Food poisoning – or food borne illnesses – can be contracted in a frightening number of ways.
The following table from the Mayo Clinic website details some of the most common causes:
|Contaminant||Onset of symptoms||Foods affected and means of transmission|
|Campylobacter||2 to 5 days||Meat and poultry. Contamination occurs during processing if animal feces contact meat surfaces. Other sources include unpasteurized milk and contaminated water.|
|Clostridium botulinum||12 to 72 hours||Home-canned foods with low acidity, improperly canned commercial foods, smoked or salted fish, potatoes baked in aluminum foil, and other foods kept at warm temperatures for too long.|
|Clostridium perfringens||8 to 16 hours||Meats, stews and gravies. Commonly spread when serving dishes don’t keep food hot enough or food is chilled too slowly.|
|Escherichia coli (E. coli)||1 to 8 days||Beef contaminated with feces during slaughter. Spread mainly by undercooked ground beef. Other sources include unpasteurized milk and apple cider, alfalfa sprouts, and contaminated water.|
|Giardia lamblia||1 to 2 weeks||Raw, ready-to-eat produce and contaminated water. Can be spread by an infected food handler.|
|Hepatitis A||28 days||Raw, ready-to-eat produce and shellfish from contaminated water. Can be spread by an infected food handler.|
|Listeria||9 to 48 hours||Hot dogs, luncheon meats, unpasteurized milk and cheeses, and unwashed raw produce. Can be spread through contaminated soil and water.|
|Noroviruses (Norwalk-like viruses)||12 to 48 hours||Raw, ready-to-eat produce and shellfish from contaminated water. Can be spread by an infected food handler.|
|Rotavirus||1 to 3 days||Raw, ready-to-eat produce. Can be spread by an infected food handler.|
|Salmonella||1 to 3 days||Raw or contaminated meat, poultry, milk, or egg yolks. Survives inadequate cooking. Can be spread by knives, cutting surfaces or an infected food handler.|
|Shigella||24 to 48 hours||Seafood and raw, ready-to-eat produce. Can be spread by an infected food handler.|
|Staphylococcus aureus||1 to 6 hours||Meats and prepared salads, cream sauces, and cream-filled pastries. Can be spread by hand contact, coughing and sneezing.|
|Vibrio vulnificus||1 to 7 days||Raw oysters and raw or undercooked mussels, clams, and whole scallops. Can be spread through contaminated seawater.|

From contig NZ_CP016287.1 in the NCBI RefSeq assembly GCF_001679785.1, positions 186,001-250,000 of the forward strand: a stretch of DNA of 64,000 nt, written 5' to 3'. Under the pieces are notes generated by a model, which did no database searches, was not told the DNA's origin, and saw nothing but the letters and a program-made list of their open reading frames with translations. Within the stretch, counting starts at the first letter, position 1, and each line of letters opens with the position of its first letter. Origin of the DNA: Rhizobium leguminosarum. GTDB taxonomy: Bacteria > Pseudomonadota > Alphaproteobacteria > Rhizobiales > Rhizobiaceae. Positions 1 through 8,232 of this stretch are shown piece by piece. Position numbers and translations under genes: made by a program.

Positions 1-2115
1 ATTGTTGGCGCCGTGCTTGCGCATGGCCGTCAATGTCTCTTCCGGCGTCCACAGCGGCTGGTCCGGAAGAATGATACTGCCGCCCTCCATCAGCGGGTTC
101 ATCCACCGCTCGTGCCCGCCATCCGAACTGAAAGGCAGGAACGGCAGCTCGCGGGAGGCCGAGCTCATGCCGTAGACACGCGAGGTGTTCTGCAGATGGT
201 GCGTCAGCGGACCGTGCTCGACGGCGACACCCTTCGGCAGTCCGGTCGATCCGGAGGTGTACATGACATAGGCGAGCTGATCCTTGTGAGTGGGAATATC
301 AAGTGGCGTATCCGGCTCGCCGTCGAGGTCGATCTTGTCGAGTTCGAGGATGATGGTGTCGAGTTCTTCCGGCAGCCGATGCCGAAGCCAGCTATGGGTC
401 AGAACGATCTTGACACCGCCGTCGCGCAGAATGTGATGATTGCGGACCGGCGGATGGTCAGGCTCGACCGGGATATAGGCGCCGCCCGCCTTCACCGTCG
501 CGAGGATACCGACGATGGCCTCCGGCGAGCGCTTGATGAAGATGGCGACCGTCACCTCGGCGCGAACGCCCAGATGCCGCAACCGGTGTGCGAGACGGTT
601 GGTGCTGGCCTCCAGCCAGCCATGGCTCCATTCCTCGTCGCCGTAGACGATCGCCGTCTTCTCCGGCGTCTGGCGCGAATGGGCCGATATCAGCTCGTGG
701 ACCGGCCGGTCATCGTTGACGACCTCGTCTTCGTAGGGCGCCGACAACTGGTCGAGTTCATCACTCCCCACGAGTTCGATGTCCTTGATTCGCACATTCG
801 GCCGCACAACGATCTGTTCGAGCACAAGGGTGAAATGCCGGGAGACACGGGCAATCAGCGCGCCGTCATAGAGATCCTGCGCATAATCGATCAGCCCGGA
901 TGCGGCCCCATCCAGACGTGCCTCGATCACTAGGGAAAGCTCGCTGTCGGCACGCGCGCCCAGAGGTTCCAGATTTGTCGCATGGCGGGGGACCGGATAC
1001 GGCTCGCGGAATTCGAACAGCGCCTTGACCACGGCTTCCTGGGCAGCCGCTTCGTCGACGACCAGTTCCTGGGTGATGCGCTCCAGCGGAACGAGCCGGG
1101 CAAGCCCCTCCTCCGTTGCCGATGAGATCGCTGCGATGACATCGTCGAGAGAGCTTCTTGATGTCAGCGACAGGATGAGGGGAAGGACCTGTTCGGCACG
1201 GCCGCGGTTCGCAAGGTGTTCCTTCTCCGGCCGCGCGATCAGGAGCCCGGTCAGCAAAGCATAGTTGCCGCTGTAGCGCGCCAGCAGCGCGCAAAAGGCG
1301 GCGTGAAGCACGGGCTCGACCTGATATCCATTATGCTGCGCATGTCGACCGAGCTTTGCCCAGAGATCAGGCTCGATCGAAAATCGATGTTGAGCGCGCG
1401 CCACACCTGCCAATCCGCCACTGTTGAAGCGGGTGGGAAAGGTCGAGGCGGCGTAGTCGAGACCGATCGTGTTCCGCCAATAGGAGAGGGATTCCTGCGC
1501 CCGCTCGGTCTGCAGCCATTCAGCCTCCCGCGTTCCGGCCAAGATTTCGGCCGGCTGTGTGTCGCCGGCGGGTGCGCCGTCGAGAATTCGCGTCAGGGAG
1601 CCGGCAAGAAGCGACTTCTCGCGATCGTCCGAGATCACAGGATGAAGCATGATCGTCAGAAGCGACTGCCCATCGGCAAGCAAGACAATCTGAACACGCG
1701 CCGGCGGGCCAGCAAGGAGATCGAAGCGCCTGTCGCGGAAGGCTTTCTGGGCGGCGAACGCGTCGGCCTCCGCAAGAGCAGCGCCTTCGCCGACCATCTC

As you can see, some contaminants produce symptoms within a few hours, while others can take as long as 28 days to manifest.
This is one of the reasons that food poisoning lawsuits can be difficult to prove. You may be experiencing abdominal pain and cramps, diarrhea, nausea, vomiting, and fever –but it is hard to prove that the processed salad from your grocery store was the cause, even if you are sure it was the culprit.
And often the last thing you ate is not what made you sick.
It helps if the food poisoning is experienced by several people, and if a government agency such as the CDC (Centers for Disease Control and Prevention) has confirmed an outbreak of foodborne illness, or a product has been recalled.
Luckily, most food poisoning incidents are of short duration, but some can be serious and result in hospitalization or even death.
If you have a fever of over 101 degrees, prolonged vomiting, diarrhea or bloody diarrhea, signs of severe dehydration, or confusion or trouble reasoning, you should seek medical help immediately.
If you suspect your illness is due to food you ate at a restaurant or purchased at a store there are several steps you can take to prove any claim of food poisoning:
- If possible, save the food item you believed caused the illness, and handle it as little as possible. Seal it and refrigerate or freeze it. It may not end up being helpful, but you will have it if your health department requests it. *Do not send the food or packaging back to the restaurant or a representative. Save it!
- Request additional lab testing from your medical provider that will prove the presence of any food borne pathogens. This will often require a stool sample.
- Make a list of all foods you have eaten for as long as you can recall.
- Save receipts from the restaurant or store in question.
- Social media sites such as iwaspoisoned.com can help you determine if others were affected by the same food pathogen.
- Report your case to your local health department.
If you have had a serious bout of food poisoning that requires compensation, call Putnam Law for assistance.